Antiquated resources and ineffective education establishments are killing graduate prospects

Let me start by saying that I’m no expert in Graduate recruitment, nor would I ever have the gumption to profess that I am. However, I like to think I know what I’m talking about when it comes to offering careers advice: I was the lead careers writer for Monster when they won the Best Employment Advice on the Internet award an unprecedented three consecutive years, and my articles have appeared across a range of media, including MSN, Men’s Health, Woman magazine, TotalJobs, and I was technical editor for the highly acclaimed Job Hunting and Career Change for Dummies. OK, credentials to speak on this matter over with, I find myself increasingly alarmed and concerned over this whole issue of graduate recruitment per se. Let me explain a little more of what I mean.

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Brand Aid: How to get your employer branding right in recruitment advertising

In today’s cut-throat job marketplace with employment at an all-time high, employers are competing with one another to attract the best candidates for their vacancies. The unimaginative identikit recruitment adverts that once dominated the job pages for years are being replaced by skilfully crafted and well designed formats aimed at maximising employer branding in the quest to be an ‘employer of choice.’

Matthew Jeffrey, global director of talent brand for Electronic Arts (EA), addressed members of The FIRM [Forum for In-house Recruitment Managers] at an event in London recently. He argued that brand was essentially linked to emotions – particularly when recruitment is concerned. Echoing findings  from the CIPD which have revealed that companies are still struggling to attract, recruit, engage and retain talent for their organisations. Yet, despite the success of employer branding as a concept, many companies are failing to measure its effectiveness and demonstrate a return-on-investment. So, how can you ensure that your recruitment advertising is communicating the right message to attract the candidates that you need?

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Making waves in the desert

Log onto any of the jobs sites for journalists and you will be awash with a plethora of recruitment adverts attempting to lure you away from the UK to ply your trade in the UAE, with the promise of creative freedom, ultra-modern surroundings and of course, tax-free income. But is it really all it’s cracked up to be, and can the likes of Dubai and Abu Dhabi really live up to the expectations of ambitious hacks?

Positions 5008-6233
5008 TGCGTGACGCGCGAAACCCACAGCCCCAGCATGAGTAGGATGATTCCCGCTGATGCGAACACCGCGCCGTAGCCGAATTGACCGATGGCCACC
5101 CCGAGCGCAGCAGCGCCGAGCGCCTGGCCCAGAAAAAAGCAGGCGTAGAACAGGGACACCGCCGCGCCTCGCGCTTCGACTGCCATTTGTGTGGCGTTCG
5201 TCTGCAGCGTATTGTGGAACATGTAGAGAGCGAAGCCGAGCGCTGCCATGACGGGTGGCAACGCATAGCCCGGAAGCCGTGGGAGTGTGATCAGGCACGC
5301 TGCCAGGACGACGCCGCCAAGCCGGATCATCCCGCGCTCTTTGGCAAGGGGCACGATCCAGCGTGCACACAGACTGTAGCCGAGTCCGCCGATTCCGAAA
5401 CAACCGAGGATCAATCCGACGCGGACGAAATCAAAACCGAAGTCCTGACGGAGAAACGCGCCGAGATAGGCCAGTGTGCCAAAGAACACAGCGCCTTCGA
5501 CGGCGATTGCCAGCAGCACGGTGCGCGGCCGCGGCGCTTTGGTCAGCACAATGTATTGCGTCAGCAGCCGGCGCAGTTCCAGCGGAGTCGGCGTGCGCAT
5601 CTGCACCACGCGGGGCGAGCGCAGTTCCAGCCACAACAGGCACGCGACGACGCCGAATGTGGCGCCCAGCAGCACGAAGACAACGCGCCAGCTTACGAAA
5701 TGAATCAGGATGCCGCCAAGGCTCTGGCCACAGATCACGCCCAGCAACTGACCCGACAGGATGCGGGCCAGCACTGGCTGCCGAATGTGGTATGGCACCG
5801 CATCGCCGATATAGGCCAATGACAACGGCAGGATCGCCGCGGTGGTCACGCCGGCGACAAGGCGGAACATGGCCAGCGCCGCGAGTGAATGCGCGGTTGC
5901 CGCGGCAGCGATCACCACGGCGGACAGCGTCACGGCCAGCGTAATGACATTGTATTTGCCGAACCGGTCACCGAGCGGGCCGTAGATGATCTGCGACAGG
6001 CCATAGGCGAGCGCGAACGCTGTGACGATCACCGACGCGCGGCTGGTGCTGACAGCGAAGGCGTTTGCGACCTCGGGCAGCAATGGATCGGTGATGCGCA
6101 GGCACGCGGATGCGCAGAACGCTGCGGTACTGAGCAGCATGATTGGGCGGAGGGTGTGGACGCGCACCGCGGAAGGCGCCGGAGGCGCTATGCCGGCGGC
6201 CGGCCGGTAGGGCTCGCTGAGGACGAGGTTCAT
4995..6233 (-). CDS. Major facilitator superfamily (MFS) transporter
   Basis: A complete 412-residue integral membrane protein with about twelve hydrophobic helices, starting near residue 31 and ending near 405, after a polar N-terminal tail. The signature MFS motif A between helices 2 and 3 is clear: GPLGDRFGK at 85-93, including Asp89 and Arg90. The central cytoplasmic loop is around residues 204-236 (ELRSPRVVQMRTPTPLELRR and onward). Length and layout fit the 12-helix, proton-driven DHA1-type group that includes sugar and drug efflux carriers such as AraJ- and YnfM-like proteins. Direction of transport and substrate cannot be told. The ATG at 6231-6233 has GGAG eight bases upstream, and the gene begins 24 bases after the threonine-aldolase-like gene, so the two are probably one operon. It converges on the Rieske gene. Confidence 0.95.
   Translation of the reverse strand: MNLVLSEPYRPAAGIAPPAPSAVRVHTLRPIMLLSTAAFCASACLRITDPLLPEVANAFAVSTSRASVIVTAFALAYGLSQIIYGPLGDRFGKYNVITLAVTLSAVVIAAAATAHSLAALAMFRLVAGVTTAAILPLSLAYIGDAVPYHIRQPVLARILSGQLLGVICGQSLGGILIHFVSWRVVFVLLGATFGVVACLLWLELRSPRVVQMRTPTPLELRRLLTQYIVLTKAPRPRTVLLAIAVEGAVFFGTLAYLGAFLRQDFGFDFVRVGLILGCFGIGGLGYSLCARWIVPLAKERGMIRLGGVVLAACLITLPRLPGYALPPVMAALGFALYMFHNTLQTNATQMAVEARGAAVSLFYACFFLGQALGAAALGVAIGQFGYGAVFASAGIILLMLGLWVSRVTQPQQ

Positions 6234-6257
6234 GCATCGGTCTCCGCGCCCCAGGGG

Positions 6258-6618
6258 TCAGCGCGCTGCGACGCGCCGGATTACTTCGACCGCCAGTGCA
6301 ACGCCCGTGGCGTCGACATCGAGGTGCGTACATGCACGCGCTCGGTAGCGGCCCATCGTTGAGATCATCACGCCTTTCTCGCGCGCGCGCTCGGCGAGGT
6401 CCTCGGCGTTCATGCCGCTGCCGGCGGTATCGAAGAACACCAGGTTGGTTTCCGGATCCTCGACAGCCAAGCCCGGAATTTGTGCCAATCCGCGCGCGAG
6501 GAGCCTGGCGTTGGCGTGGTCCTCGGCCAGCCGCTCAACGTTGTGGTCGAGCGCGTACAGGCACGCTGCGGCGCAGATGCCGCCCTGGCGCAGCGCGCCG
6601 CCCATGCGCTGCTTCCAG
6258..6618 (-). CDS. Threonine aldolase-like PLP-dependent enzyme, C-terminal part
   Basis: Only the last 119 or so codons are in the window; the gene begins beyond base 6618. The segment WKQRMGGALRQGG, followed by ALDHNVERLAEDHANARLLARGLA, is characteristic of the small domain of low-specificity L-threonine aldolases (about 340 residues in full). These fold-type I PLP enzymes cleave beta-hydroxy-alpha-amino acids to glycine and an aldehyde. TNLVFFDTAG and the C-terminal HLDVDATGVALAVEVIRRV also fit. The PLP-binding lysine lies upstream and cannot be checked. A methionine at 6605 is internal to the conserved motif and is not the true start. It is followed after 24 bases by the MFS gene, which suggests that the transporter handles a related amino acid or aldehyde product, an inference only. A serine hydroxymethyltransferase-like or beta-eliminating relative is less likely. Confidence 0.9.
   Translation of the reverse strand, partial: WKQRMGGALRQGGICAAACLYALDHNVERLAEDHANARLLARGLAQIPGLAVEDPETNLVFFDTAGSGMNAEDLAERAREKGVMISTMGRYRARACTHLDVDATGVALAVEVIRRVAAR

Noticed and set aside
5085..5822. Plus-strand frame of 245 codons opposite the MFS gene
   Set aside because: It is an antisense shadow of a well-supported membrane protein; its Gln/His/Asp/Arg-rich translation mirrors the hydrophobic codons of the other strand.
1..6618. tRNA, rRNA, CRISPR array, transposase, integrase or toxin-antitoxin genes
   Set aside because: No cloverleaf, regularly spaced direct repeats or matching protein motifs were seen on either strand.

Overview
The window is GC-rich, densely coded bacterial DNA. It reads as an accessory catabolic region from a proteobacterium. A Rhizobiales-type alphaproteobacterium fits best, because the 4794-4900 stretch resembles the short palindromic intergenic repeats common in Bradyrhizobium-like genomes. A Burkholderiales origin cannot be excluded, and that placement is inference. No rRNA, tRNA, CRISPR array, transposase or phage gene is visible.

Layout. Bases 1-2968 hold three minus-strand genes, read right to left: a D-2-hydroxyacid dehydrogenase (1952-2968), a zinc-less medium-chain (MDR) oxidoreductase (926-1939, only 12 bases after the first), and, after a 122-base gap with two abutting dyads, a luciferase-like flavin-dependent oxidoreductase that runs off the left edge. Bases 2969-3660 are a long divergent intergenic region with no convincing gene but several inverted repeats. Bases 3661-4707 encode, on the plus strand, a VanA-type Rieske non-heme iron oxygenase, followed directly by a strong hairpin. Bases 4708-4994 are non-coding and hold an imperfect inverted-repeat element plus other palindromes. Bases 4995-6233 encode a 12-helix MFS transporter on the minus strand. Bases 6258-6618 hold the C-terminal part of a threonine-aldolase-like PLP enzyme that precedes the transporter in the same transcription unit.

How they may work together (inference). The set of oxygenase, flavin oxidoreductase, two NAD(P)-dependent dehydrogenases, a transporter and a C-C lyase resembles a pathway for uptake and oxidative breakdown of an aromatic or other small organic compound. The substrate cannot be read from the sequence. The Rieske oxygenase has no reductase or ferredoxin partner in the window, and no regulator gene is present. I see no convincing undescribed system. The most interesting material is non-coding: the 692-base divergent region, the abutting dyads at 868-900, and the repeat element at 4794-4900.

Here we will look at the two regions in the UAE that are pulling out all the stops to seduce British journalists: Dubai and Abu Dhabi.  Read more of this post

Daily gripe: Graduates want to work, not train

The results of the Association of Graduate Recruiters (AGR) bi-annual survey released yesterday highlight what many commentators have been saying for several months: there simply aren’t enough graduate jobs around. While the survey reveals that there are some 69 graduates applying for each position, this compounded by the fact that – like it or not – graduates are by-and-large simply ill-equipped with the skills needed to ‘make it’ in today’s working environment.

At risk of being shunned by my peers on this one, let me explain where I’m coming from.

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Don’t abandon your green policy when recession bites

Going green has steadily made its way to the top of the political agenda in recent years, with government’s throughout the world being forced to wake up to the realities of global warming and climate change. But while we’re all being encouraged to do our bit for the environment, it seems that some employers have shelved their green initiatives until the economic storm blows over in a bid to cut costs. Yet those who don’t abandon their green initiatives will not only help save the planet but save money in the long term too.